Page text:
Once upon a time in Goa


This is a bronze bust of my great-great-great-great-great-great-great grandfather. It is enshrined in our family temple in Goa. He was one of the five men who saved the sacred idols of the deities from Portuguese invaders in the 16th century.

This is our temple, the Ramnathi temple, in Ponda, Goa. It was originally in Loutolim, but was destroyed by the Portuguese. A new temple was consecrated to the deity in Ponda, 11 km away across the Zuari river.

Copy of DSC01424

This is what my ancestors who lived in Goa at the time of the Goa Inquisition in the 16th century were up against.  The Goa Inquisition by A.K.Priolkar is a well-researched book that chronicles details of that time.

To begin with, the Portuguese had a 41-point code for Goans, some of which were:

  • No worshipping their own deities
  • Ban on wedding-related activities like distribution of betel leaves and flowers, serving a wedding meal
  • Restriction on wearing Indian garments
  • No observing religious fasts, performing obsequies
  • No growing tulsi in their backyards
  • No building or maintaining temples; violation was dealt with by demolition of the temple and confiscation of its wealth for pious (?) work by the Portuguese.

Those who flouted these and other random rules – something that was bound to happen, because all the things on the Portuguese’s list of bans were a normal part of life for Goans – fell afoul of the Goa Inquisition. They would be tortured in the presence of their families by being beaten up, having their eyelashes yanked out, or bones broken. . .

By 1570 they had a law that said people who did as they were told didn’t have to pay taxes for 15 years, as long as they used their brand new Portuguese names and erased all memories of who they used to be!

The moral of the story of the persecution of my forefathers in Goa by the Portuguese, as I gathered in bits and pieces over the years, was this: “Everybody has his own idea of God and that’s okay, because nobody’s seen God. What the Portuguese people did was wrong. They were ignorant. Our forefathers left our homeland because it was important for them to be independent, not live like slaves”. In other words, accept that every religion is okay and don’t impose your beliefs on others. But hold on to your convictions, because they make you who you are.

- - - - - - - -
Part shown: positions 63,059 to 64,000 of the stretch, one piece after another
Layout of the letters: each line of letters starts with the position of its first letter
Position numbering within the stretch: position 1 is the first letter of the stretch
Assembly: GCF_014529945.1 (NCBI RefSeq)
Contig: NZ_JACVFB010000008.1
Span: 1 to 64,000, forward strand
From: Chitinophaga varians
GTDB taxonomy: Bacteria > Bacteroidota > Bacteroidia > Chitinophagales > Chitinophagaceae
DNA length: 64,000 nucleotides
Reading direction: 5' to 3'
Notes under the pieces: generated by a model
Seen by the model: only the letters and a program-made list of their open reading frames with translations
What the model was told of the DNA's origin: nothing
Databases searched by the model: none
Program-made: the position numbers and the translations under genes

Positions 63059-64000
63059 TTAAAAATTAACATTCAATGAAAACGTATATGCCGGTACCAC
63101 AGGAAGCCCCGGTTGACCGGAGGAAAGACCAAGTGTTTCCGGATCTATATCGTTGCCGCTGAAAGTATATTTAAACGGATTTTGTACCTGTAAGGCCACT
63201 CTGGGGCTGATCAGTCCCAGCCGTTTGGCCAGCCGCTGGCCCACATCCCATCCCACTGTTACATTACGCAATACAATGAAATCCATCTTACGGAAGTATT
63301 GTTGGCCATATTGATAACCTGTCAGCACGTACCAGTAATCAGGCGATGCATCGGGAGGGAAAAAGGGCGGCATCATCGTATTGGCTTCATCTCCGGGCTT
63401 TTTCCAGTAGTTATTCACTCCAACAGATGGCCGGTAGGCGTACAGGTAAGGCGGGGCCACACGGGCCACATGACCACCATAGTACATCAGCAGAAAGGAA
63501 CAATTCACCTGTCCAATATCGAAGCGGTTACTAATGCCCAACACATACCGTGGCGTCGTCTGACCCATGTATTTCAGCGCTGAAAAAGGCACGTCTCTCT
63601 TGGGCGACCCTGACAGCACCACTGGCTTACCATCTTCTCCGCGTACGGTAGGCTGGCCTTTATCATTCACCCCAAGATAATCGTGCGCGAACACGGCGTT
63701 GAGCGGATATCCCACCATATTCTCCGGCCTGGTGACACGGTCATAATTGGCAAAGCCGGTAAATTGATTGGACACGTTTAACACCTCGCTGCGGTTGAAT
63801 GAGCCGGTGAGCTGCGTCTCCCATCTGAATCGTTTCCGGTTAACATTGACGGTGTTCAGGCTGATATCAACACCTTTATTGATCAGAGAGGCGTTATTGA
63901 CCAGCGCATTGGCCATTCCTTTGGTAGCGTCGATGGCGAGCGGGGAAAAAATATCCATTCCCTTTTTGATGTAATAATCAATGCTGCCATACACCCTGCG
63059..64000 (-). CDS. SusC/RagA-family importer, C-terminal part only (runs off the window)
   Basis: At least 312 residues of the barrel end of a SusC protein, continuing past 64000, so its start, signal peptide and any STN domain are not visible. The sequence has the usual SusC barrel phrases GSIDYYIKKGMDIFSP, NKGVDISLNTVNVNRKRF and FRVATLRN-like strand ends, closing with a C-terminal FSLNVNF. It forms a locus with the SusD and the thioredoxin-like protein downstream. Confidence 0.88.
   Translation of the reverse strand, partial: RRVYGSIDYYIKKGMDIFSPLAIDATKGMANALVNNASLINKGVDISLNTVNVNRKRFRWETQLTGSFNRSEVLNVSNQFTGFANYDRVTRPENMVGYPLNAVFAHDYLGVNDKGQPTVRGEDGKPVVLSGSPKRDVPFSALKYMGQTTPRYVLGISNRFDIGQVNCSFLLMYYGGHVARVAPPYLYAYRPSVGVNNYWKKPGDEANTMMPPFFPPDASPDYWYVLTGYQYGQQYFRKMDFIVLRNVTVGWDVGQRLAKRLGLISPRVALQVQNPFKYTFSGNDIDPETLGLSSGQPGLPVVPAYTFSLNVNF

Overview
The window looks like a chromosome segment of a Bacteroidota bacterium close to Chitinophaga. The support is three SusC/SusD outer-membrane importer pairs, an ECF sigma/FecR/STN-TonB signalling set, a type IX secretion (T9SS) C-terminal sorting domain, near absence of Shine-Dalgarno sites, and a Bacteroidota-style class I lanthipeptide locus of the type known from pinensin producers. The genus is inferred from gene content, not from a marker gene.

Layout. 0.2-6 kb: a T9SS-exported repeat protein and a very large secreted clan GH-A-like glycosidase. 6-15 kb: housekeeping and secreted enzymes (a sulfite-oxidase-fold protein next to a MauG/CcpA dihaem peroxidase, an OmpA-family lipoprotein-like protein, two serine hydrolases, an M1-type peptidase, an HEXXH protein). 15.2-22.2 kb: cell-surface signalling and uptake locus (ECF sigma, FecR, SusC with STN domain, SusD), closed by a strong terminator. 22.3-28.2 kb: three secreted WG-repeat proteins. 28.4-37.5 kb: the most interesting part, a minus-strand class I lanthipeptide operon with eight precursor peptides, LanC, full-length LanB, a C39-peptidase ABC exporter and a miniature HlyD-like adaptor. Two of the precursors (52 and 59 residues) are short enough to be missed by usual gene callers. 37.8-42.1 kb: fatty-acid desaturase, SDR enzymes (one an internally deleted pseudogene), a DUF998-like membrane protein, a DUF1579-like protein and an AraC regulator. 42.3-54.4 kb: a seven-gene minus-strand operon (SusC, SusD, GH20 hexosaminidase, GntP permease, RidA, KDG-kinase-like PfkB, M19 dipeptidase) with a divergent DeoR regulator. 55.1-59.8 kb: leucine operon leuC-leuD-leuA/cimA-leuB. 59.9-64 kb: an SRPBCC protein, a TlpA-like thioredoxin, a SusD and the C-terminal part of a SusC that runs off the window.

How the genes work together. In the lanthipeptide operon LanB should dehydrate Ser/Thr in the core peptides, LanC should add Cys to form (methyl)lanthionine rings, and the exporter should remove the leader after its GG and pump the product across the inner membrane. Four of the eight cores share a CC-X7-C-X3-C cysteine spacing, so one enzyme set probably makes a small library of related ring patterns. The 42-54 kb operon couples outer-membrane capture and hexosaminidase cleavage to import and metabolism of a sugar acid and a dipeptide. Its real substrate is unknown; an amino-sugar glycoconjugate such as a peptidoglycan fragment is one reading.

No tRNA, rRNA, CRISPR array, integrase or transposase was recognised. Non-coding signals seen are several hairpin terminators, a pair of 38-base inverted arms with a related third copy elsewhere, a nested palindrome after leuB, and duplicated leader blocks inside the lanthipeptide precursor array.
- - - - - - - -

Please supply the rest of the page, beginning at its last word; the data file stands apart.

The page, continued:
If every child learns this there will be less distrust and hatred among people in the future. Since a large number of wars have been fought over religion, there may be fewer wars too. And perhaps people wouldn’t feel it their duty to torture those who worship god by a different name.

In theory, it would be best if people could be ‘good’ without theism. In organized religions, rules for good conduct are laid down on the premise that people will fall into sin without them. Does that mean a majority of people need a God to stay their course in that direction? The fact that thousands of places of worship exist in every country, maintained by thousands of religious heads, makes me think that’s likely; of course there are social, economic and political reasons for the existence of places of worship too, but I’ll ignore that for the moment.

Obviously then, theism will not go away. The only way forward would be to allow everyone their own brand of theism.

Just as I will not blindly accept someone else’s beliefs, I won’t foist mine on others by any means, blatant or subtle. Should I induce a person to adopt my religious beliefs, depriving him of the inner growth that comes with thinking things out, I would be stunting him. He would be the human equivalent of a Sequoia tree in its bonsai form. I can’t feel good about it, nor can I score brownie points with my god, if he’s a fair god.

I know that what my forefathers went through is exactly what indigenous populations everywhere went through when explorers decided that they owned not only the lands they ‘discovered’ or ‘conquered’, but the human beings who lived there as well. Any reader can look back at the history of his own land to know I’m right.

Shouldn’t we try to change the status quo? How? By teaching kids to be tolerant, and never telling them, “Our God is the only true god, other religions have it wrong.” By telling them instead, that religions are different paths that lead to the same god. Or, if we are mature and secure enough, telling them that religion isn’t about god at all, it’s just a way of life.

Others’ thoughts on the topic:


14 thoughts on “Once upon a time in Goa

    1. It felt strange when I first saw that bust… This whole concept of all living beings carrying genetic material that is thousands of years old fascinates me. Everybody that has ever lived and had children continues to live through them…